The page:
incident in both rich and poor countries, but with a substantial proportion
of the cases in poor countries. Type III diseases are those that are
overwhelmingly or exclusively incident in developing countries.]
The CEWG recommends that negotiations on the binding agreement should
take place under Article 19 of the WHO Constitution, whereby the Health
Assembly shall have the authority to adopt conventions or agreements
with respect to any matter within the competence of the organization.
A two-thirds vote of the Health Assembly shall be required for the adoption
of such conventions or agreements, which shall come into force for each
Member when accepted by it in accordance with its constitutional process.
The CEWG lists elements of the binding agreement in order to provide
a framework for the negotiation process, viz. objectives, financing
The elements of Objectives are as follows: Implementing states' obligations
and commitments arising under applicable international human rights
instruments with provisions relevant to health; Promoting R&D for
developing new health technologies addressing the global challenges
constituted by the health needs of developing countries by means which
secure access and affordability through de-linking R&D costs and
the prices of the products; Securing sustainable funding to address
identified R&D priorities in developing countries; Improving the
coordination of public and private R&D; Enhancing the innovative
capacity in developing countries and technology transfer to these countries;
Generating R&D outcomes as public goods, freely available for further
research and production; Improving priority-setting based on the public
health needs of developing countries and decision-making relying on
governance structures which are transparent and give developing countries
a strong voice; Core elements under the convention should focus on development
of health technologies for Type II and Type III diseases as well as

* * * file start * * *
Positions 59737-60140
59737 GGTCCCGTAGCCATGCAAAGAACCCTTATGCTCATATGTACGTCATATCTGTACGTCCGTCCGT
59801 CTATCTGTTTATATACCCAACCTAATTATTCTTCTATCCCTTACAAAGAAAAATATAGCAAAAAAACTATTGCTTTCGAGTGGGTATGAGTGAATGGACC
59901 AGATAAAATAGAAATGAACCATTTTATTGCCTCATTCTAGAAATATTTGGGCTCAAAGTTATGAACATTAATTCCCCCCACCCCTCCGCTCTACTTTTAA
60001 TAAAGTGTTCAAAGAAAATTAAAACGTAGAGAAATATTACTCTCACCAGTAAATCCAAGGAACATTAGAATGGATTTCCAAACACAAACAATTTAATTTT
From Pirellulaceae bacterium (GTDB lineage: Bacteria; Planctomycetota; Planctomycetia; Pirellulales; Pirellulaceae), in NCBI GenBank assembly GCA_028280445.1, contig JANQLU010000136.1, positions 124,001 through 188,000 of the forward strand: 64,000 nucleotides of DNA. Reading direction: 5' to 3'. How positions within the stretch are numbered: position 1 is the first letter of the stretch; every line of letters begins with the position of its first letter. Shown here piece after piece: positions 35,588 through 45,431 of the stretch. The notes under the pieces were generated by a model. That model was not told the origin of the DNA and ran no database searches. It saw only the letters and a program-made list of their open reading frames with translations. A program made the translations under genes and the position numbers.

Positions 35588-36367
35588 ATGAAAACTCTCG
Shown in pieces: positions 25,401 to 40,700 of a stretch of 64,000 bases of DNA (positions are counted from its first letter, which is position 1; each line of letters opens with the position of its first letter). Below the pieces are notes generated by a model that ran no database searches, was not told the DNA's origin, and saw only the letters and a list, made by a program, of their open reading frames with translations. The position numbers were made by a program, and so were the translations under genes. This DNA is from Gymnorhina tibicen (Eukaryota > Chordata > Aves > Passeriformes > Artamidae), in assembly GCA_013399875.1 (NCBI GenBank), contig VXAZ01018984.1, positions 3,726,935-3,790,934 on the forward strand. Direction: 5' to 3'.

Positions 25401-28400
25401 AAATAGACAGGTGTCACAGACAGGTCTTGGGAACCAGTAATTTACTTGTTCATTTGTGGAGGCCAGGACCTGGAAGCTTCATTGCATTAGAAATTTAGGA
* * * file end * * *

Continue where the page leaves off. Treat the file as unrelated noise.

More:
the specific needs of developing countries related to Type I diseases.
The elements on Finance are as follows:
* All countries should aim to achieve specified levels of public funding
on health R&D relevant to the needs of developing countries;
* Countries could fulfil their financial commitment through contributions
to a financing mechanism established under the convention, in combination
with domestic spending on R&D undertaken to attain the convention's
objectives, or through development assistance where applicable;
* A financing mechanism should be established on the basis of contributions
by governments. The convention may determine a level of contribution,
taking account of countries' own investments in relevant R&D, either
domestically or in other countries. We (CEWG) have suggested a contribution
of 20-50% of their total funding obligation to a pooled funding mechanism;
* Such financing may be generated from existing taxpayer resources,
from new national revenue-raising measures, or by channelling a portion
of the resources raised from any new international mechanism to this
purpose. Voluntary additional public, private and philanthropic contributions
to a pooled funding mechanism can also be envisaged;
* The convention and its financing mechanisms for the more defined objectives
of R&D need to be supportive to the broader context of overall allocation
of public financing to health research and the sustainability of financing